And all of that would be well and good, but apparently — inexplicably, maliciously, and irresponsibly — no one actually tells the non-technical folks in attendance at one of these demos what the score is. And so, after one of these ‘successful’ demonstrations, you end up with poor, misguided souls who firmly believe that everything they’ve just seen has already been thought out, put into place, and is just sitting there, tapping its little digital toes, waiting to be used. These poor bastards plan on using the system they’ve just seen, and document how they’ll use the system, and even encourage other people to use the systems — all without ever realizing that the ‘system’, as they call it, is no more than a pretty pageful of fake data and a flashy icon. The ‘system’, as understood by the user, would take twelve years and the gross national product of a large Scandinavian country to construct, and might actually require bending, or even revoking, a couple of Newton’s Laws of Thermodynamics.
(For the record, usually the Third Law, and sometimes the Second. The First seems to be less of an issue. Oh, goody.)
And that’s the kind of demo I had today. It was part of a larger talk, so I only did my thing for five minutes or so, but it went off just about flawlessly. Everything worked, I managed to explain the rationale behind the changes, and the entire audience patiently listened and watched as I talked about, then showed, live and in person, the changes that had been made. They didn’t applaud at the end of my segment, but they seemed quite happy and impressed. Clearly, this system is going somewhere, and the users are on board for the ride.
See, that’s the last thing I wanted, dammit. All I need is a gaggle of drooling users to get behind this shit, and convince themselves that the whole damned thing is working already. Software demonstrations are like minefields — on any given screen, there are dozens of links and actions that could send the whole thing up in smoke; the true art of a demo is to navigate those treacherous waters, using only the functions that you’ve frantically fixed that morning, so they’ll work for the stupid demo. It’s magic!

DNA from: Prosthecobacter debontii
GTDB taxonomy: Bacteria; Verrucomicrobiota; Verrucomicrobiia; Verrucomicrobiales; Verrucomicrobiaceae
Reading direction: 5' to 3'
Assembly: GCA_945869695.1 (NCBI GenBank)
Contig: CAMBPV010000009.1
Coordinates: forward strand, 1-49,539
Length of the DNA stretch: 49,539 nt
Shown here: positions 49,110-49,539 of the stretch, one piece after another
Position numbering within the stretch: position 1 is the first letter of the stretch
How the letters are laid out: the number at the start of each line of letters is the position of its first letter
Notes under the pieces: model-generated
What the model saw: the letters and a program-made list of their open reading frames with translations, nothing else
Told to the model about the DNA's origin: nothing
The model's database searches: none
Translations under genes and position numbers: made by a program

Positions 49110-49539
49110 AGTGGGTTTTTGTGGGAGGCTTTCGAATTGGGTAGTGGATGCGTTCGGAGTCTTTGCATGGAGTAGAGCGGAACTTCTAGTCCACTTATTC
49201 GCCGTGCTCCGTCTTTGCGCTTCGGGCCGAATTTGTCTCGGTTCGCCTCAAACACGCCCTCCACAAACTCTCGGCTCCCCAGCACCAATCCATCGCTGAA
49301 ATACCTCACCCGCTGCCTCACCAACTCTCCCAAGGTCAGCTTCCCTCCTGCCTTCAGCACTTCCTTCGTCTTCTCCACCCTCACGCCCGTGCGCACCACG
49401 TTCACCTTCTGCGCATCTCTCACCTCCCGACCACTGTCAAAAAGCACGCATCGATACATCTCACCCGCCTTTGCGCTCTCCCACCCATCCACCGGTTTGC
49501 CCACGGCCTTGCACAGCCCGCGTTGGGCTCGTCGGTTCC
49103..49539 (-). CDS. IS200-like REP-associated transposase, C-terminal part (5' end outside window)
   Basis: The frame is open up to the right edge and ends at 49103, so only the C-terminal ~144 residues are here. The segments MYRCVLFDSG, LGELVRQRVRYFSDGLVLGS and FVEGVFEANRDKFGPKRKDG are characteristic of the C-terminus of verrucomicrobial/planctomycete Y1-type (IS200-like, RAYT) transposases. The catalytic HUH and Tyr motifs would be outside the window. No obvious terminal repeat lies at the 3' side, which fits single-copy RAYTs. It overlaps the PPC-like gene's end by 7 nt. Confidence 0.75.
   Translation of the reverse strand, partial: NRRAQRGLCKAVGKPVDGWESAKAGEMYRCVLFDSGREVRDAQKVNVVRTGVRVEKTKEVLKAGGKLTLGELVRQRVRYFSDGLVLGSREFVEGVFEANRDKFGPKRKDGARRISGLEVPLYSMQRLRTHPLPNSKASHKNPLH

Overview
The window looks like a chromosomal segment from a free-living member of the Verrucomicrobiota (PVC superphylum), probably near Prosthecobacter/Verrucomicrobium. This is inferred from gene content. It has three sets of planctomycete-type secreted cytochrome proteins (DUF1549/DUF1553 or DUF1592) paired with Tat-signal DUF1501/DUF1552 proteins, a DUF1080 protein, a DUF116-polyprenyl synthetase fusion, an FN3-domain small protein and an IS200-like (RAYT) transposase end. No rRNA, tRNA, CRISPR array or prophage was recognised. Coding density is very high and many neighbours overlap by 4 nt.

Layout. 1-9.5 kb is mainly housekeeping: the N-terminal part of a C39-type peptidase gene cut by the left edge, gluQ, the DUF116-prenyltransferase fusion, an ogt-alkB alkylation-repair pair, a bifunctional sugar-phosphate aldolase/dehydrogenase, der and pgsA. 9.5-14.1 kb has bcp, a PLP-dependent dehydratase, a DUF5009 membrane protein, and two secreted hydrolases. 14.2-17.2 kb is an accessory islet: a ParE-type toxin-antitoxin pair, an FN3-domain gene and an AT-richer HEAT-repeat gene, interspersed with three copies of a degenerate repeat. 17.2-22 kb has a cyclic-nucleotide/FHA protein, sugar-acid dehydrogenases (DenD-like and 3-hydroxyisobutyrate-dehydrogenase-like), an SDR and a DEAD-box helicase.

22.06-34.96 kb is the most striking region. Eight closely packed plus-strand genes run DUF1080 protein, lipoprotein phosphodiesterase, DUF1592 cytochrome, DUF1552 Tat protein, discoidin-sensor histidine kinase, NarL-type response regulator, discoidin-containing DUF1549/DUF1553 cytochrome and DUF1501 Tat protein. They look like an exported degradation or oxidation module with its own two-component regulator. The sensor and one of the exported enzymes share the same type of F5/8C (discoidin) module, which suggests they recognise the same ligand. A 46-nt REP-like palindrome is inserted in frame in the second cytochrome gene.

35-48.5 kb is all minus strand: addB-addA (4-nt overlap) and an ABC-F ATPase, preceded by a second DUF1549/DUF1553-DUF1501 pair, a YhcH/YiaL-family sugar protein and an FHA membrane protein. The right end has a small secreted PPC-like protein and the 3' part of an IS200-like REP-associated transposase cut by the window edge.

But no one outside the development team seems to understand these rules of engagement, when it comes to new software. At a demo, anything that doesn’t explode in flames is automatically assumed to work beautifully. And what you can convince them isn’t quite already ready is assumed to take ‘two weeks’ to complete. Everything’s ‘two weeks’, when they’re telling you what needs to get done. Two weeks, two weeks, two short frigging weeks.
Anyway, all of which is to say, I’m pretty much bent over a chair at work for the next little while. The demo kicked ass, and now people are starting to ask questions, like ‘is it really always that fast?‘, and ‘I thought that bit was physically impossible?‘, and ‘How can I get my grubby little paws on this thing, anyway?‘ Meanwhile, the ‘system’ itself is just a figment of my fevered imagination, the way things ought to work, if only we weren’t bound by such trifling nuisances as a limited budget, finite space, and the speed of light in a vacuum. It’s that teeny little disconnect that gets you in trouble, you see.
Eh, screw it. I’m goin’ to bed. I can’t go back and sabotage my own demo, so I guess I’m just gonna have to live with the unreasonable expectations that I’ve foisted onto myself with a demonstration of the new ‘system’ this morning. I’ll worry about that nonsense tomorrow, when I’ve had more time to cook up excuses as to why the thing will never work the way that they really want it to. It’s all about managing expectations, folks. I’ve just got to set the bar sufficiently low enough that I can still slither under it, and everything’s gonna be just damned peachy. So, I’m hitting the sack. And maybe, just maybe, if I’m lucky, Lara Croft will be there in my dreams, showing off all the bells and whistles of her own brand of ‘vaporware’. Ah, sweet sleep, where is thy sexy sting?Permalink | 2 Comments